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When author Carrie Seim and her sister were growing up, they shared a love of horses. They collected model horses, read all of the horse books, and waited all year long for the equestrian events to broadcast on TV — at which point they would record them on VHS and spend the rest of the year watching the tapes over and over again. Finally, after a great deal of begging, their parents sent them to horse camp. “That’s where I discovered I was terribly allergic to real horses. This was pre-Claritin,” says Seim. “I was totally happy to be on a horse, but sneezing. My sister was allowed to continue horseback riding, but I was firmly planted in piano lessons.”
This wasn’t as crushing as it might sound. “I think most horse girls never have a real horse,” she notes. “It’s more about having a strong interior life.”
From then on, she would go to the riding school to watch her sister practice while doing her homework in the stands.
The experience planted the seed for her new book, “Horse Girl” (Penguin Workshop), out March 31, a middle-grade novel about horses, the awkwardness of adolescence, and finding your place in the world. Protagonist Willa is a seventh-grader who starts riding at Oakwood Riding Academy. But she’s new to riding, and the other girls — including Amara, self-proclaimed Queen of the #HorseGirls — aren’t exactly a welcoming bunch. Her rescue horse Clyde is there to show her how it’s done.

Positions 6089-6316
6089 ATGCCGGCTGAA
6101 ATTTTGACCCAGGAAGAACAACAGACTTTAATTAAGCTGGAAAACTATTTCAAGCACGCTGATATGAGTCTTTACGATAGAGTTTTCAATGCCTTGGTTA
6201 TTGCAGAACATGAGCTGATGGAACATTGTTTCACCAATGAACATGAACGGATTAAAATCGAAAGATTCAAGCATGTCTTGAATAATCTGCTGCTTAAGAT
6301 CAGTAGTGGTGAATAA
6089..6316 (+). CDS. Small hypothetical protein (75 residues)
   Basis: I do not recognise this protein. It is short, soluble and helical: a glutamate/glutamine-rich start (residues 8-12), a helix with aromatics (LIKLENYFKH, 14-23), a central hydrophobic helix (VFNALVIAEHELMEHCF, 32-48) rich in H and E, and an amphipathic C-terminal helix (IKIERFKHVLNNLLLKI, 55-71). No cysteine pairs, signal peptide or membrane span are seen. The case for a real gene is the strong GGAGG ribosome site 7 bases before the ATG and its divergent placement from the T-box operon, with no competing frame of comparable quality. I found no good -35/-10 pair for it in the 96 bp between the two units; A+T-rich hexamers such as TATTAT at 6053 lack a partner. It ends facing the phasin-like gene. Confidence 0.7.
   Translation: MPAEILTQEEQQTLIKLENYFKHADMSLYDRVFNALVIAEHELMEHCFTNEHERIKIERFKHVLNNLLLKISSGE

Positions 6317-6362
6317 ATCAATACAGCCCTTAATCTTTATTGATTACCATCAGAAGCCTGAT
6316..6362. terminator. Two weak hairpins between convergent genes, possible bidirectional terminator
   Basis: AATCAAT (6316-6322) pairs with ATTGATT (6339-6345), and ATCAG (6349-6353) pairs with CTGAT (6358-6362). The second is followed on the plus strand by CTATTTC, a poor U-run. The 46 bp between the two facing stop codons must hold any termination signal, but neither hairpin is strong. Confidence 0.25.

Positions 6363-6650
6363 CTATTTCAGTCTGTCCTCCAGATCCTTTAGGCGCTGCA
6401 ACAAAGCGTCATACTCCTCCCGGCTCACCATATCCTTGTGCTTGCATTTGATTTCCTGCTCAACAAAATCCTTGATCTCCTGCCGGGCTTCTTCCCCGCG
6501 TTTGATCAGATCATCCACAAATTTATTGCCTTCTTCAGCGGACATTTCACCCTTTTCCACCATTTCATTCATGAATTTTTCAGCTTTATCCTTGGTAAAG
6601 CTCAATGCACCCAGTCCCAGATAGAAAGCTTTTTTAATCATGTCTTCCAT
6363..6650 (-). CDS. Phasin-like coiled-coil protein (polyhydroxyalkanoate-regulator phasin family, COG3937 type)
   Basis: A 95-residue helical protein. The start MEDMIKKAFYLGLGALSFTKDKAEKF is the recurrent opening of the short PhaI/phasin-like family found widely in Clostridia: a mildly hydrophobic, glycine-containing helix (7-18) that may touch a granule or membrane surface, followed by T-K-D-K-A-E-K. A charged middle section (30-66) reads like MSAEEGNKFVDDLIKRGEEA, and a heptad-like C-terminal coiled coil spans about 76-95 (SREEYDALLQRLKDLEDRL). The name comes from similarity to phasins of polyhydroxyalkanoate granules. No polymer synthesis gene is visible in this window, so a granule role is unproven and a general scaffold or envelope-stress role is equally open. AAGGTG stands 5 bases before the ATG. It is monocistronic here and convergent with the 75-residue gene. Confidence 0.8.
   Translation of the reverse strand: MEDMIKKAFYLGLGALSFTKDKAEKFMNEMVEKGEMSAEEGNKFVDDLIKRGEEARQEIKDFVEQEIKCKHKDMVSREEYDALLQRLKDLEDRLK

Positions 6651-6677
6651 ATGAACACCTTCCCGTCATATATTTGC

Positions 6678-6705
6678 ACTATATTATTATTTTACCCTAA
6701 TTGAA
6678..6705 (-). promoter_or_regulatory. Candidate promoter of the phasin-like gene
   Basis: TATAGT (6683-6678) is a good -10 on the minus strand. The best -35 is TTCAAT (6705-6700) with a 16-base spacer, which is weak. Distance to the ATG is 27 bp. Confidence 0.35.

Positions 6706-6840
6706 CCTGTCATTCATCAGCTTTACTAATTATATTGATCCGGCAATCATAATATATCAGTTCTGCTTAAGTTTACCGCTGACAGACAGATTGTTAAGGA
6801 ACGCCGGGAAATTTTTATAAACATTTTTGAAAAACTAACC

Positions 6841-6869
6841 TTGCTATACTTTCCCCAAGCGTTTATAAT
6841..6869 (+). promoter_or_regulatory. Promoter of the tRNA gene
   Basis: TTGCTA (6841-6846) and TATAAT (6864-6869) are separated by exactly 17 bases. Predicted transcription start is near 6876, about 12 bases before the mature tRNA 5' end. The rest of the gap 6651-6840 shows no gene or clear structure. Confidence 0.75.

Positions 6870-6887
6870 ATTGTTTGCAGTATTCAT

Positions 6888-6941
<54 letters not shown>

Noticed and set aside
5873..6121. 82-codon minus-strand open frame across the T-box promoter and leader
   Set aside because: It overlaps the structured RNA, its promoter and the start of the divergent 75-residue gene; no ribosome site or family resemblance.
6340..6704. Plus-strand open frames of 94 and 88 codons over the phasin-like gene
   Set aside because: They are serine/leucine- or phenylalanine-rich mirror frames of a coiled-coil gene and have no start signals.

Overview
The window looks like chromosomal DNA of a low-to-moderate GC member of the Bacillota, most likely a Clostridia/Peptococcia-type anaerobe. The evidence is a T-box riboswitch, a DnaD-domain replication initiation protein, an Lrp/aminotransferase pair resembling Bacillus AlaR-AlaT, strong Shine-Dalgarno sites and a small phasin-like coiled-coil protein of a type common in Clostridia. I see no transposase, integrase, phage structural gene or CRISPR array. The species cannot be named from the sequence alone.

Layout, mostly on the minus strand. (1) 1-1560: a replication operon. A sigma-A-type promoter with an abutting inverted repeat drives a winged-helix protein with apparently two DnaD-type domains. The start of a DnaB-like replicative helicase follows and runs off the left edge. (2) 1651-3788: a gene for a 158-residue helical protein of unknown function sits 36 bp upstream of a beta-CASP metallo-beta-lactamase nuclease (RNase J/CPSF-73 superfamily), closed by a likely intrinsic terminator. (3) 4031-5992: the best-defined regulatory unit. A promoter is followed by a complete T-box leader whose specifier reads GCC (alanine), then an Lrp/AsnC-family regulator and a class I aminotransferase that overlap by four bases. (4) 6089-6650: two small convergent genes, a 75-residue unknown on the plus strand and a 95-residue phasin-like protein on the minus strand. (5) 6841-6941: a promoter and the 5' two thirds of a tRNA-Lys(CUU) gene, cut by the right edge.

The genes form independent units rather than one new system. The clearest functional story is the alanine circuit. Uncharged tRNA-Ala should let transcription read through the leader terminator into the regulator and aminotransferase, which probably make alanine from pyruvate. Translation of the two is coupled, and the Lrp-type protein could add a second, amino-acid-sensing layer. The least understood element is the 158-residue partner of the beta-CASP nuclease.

“Willa is unsure how to navigate the social situation while riding a horse. She’s a beginner and she’s falling in the mud, facing actual obstacles while also trying to deal with the mean girls,” says Seim. “The biggest message in the book is to not give up on your authentic self. If you’re feeling terribly lost or awkward or like you don’t fit in, trust that someday you will find a place where there are other people exactly like you . . . a place where people will embrace your ‘Welcome to the neighhhhhborhood’ T-shirts and model-horse collection, for example . . . I call it finding your ‘forever herd.’ And if you can’t find that place, I promise you’ll find a way to create it.”